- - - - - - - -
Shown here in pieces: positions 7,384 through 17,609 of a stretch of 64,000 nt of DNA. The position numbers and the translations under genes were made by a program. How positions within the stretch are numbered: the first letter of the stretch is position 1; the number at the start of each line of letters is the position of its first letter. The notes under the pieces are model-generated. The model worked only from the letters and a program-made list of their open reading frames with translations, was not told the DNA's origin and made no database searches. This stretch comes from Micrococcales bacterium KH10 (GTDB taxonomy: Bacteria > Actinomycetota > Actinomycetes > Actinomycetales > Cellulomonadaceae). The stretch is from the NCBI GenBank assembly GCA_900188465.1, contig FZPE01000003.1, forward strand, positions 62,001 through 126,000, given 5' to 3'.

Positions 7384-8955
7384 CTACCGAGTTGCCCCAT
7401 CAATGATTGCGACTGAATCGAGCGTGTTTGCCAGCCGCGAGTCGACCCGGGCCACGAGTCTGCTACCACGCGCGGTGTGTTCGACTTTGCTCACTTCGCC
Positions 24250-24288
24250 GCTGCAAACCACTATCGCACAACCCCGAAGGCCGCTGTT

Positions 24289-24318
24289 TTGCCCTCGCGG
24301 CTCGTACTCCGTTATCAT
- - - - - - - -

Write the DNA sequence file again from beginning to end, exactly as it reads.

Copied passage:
Shown here in pieces: positions 7,384 through 17,609 of a stretch of 64,000 nt of DNA. The position numbers and the translations under genes were made by a program. How positions within the stretch are numbered: the first letter of the stretch is position 1; the number at the start of each line of letters is the position of its first letter. The notes under the pieces are model-generated. The model worked only from the letters and a program-made list of their open reading frames with translations, was not told the DNA's origin and made no database searches. This stretch comes from Micrococcales bacterium KH10 (GTDB taxonomy: Bacteria > Actinomycetota > Actinomycetes > Actinomycetales > Cellulomonadaceae). The stretch is from the NCBI GenBank assembly GCA_900188465.1, contig FZPE01000003.1, forward strand, positions 62,001 through 126,000, given 5' to 3'.

Positions 7384-8955
7384 CTACCGAGTTGCCCCAT
7401 CAATGATTGCGACTGAATCGAGCGTGTTTGCCAGCCGCGAGTCGACCCGGGCCACGAGTCTGCTACCACGCGCGGTGTGTTCGACTTTGCTCACTTCGCC
Positions 24250-24288
24250 GCTGCAAACCACTATCGCACAACCCCGAAGGCCGCTGTT

Positions 24289-24318
24289 TTGCCCTCGCGG
24301 CTCGTACTCCGTTATCAT